How to keep away conflagrations, dire epidemics and pestilence
The field of folk belief among our Pennsylvania German ancestors is a rich one, replete with words. Certain rituals go along with many practices used for healing known as pow-wow, but the words are also specific for each one. They are readily available in books such as John George Hohman’s The Long Lost Friend, probably purchased today mostly as a curiosity. I doubt that it has been out of print since it was first published in 1820.
Charms written by hand on little slips of paper seem to have been fairly common. In a previous post I showed a charm for good luck while hunting game. A friend found that scrap of paper rolled up and inserted in the stock of his grandfather’s shotgun.
Many editions of broadsides printed in German were produced and sold in the Pennsylvania German region, including York County, during the 18th and 19th century and perhaps later. Examples of these larger documents could be house blessings and “letters from Heaven” warning away all kinds of disasters. A friend recently shared the fire charm above, probably from a York County printer. See below for my recent York Sunday News column, which includes further description and translation:
Pennsylvania German fire charms—another form of fire protection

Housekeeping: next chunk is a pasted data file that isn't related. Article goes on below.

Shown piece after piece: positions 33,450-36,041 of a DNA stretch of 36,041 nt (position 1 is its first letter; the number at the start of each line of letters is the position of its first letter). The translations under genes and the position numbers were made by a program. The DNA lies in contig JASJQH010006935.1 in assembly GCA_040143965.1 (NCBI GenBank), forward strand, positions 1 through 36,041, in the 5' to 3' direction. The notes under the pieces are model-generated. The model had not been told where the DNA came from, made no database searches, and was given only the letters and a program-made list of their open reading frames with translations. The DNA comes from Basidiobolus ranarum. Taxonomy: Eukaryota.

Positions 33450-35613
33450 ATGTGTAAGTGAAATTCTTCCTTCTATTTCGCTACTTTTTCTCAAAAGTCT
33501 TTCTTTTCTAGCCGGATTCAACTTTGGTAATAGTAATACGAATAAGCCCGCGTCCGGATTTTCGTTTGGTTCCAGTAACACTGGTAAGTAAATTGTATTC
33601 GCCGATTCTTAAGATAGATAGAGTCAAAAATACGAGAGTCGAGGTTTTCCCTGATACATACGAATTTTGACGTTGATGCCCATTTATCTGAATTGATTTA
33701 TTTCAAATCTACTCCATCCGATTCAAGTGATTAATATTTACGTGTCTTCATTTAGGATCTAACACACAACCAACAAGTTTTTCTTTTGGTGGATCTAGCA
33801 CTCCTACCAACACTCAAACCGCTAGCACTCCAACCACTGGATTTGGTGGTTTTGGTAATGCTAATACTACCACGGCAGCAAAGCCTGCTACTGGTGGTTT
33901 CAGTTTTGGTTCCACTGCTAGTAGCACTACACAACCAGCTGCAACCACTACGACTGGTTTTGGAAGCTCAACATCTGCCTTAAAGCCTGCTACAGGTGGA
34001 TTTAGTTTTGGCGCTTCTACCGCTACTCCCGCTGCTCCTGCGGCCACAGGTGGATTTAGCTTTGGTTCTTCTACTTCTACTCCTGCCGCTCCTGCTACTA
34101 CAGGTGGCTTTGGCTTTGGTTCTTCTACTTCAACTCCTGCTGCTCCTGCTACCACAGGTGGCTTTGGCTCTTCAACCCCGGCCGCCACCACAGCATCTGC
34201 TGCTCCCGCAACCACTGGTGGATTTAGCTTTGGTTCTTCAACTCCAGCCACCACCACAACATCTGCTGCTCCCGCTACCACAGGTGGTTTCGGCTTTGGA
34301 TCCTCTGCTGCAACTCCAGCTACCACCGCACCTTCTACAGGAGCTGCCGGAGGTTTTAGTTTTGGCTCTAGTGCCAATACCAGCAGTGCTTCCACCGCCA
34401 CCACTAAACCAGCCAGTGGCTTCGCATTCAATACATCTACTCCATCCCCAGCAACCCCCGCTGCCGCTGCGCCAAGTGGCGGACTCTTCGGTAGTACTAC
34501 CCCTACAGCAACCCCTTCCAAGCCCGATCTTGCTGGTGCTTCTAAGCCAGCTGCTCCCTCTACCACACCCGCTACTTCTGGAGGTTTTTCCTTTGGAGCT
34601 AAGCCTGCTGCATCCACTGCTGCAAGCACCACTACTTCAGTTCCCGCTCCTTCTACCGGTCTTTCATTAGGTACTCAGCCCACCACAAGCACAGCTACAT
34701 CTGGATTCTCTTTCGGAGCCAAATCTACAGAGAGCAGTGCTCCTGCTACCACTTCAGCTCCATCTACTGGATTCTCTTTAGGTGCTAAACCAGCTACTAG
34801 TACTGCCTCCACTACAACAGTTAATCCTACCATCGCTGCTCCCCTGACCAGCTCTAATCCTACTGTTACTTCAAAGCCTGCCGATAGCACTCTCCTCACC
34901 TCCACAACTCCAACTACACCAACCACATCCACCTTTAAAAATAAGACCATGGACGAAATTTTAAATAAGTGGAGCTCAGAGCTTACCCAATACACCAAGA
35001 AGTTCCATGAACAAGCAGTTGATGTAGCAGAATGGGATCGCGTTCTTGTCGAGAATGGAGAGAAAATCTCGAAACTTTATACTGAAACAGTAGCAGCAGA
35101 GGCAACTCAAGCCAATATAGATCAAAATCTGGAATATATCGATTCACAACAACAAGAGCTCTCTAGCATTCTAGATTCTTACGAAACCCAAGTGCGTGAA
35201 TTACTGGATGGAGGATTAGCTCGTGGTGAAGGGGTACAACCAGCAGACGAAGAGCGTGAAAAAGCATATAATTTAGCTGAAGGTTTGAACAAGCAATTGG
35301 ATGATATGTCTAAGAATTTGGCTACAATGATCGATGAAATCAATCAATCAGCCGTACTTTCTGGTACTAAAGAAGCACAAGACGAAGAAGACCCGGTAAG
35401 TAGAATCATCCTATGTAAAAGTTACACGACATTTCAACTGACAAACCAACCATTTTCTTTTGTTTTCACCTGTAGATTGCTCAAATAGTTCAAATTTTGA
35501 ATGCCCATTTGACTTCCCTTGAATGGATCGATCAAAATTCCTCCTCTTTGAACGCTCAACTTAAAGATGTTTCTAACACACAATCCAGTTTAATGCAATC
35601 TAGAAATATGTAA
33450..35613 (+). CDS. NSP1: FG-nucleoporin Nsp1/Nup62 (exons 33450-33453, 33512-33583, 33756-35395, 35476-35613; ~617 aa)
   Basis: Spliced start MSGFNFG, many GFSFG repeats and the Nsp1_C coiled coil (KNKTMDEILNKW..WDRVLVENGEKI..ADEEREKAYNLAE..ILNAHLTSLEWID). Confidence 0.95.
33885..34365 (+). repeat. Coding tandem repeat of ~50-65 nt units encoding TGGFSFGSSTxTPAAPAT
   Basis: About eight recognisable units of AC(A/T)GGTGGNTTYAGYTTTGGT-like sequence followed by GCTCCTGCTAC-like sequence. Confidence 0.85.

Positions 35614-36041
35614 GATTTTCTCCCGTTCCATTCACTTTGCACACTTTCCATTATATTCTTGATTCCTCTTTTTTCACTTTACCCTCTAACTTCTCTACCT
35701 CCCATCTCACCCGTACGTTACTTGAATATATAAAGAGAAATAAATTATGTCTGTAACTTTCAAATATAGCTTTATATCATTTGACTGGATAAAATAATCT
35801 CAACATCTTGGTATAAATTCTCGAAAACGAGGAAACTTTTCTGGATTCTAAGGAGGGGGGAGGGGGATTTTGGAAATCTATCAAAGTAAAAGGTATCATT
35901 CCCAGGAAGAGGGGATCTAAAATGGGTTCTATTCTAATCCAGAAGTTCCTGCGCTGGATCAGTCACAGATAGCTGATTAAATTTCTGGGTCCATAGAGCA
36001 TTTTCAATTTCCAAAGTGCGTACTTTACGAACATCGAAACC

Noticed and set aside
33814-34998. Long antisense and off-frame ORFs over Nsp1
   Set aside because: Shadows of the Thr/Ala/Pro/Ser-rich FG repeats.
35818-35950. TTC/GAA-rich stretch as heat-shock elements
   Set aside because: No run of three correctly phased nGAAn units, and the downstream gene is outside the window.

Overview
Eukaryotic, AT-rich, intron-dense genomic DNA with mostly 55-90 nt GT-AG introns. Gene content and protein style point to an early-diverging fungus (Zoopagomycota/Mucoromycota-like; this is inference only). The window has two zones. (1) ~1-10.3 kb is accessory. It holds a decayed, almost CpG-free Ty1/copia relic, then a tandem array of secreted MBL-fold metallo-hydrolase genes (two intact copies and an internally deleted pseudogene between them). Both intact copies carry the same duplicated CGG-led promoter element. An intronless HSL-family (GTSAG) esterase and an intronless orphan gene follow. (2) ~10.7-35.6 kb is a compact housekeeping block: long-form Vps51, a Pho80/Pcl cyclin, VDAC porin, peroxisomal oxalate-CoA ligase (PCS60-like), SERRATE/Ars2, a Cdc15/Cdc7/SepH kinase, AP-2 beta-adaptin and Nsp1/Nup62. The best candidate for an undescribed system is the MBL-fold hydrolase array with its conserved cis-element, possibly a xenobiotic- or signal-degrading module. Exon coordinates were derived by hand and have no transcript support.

Pennsylvania Germans were, and in some cases, still are, a religious lot. Many believed in the power of healing by faith in God. Braucherei, or pow-wowing, is one aspect of this belief, using ritual and charms for healing and protection while giving God credit. An entwined component is printed broadsides, still to be occasionally found at antique shops and public sales. These include Himmels-Briefe (Heavenly Letters) and House Blessings. Many historical archives, including York County Heritage Trust, have original examples in their collections. Depending on their purpose, they could be kept in the home or carried on your person.
Although not as common as some of the other blessings and charms, fire charms can also be found in York County. A friend recently shared an original fire charm with me, noting that it was a form of “fire insurance,” for some of the groups of Pennsylvania Germans (also known as Pennsylvania Dutch) who settled in southeastern and southcentral Pennsylvania, including York County. Printers sometimes didn’t include their imprint on the broadsides they printed, but, working with identified imprints, the printer can sometimes be identified by the typefaces and type cuts (carved wood blocks or cast metal designs) used by known printers. Some early 19th century York County printers produced several kinds of broadsides, probably including fire charms. I have seen the crucifixion cut and the little tailpieces used to make the border on this piece on birth and baptismal certificates printed by Daniel Philip Lange and his successors in Hanover.
No matter who the printer was, the text is very similar in just about all editions. A translation of the most popular fire charm is below. This translation is taken from The Pennsylvania German Broadside: A History and Guide, by Don Yoder, who it turn obtained it from an 1875 English edition of Albertus Magnus: Egyptian Secrets, published in Harrisburg. Some editions have an additional title at the top: “Eine wahre Geschichte,” or “A True Story,” perhaps to give the charm more validity. Some also start out crediting the invention of the charm to a “Christian Singing Master, King of Egypt” instead of a “Gypsy King of Egypt.” It reads: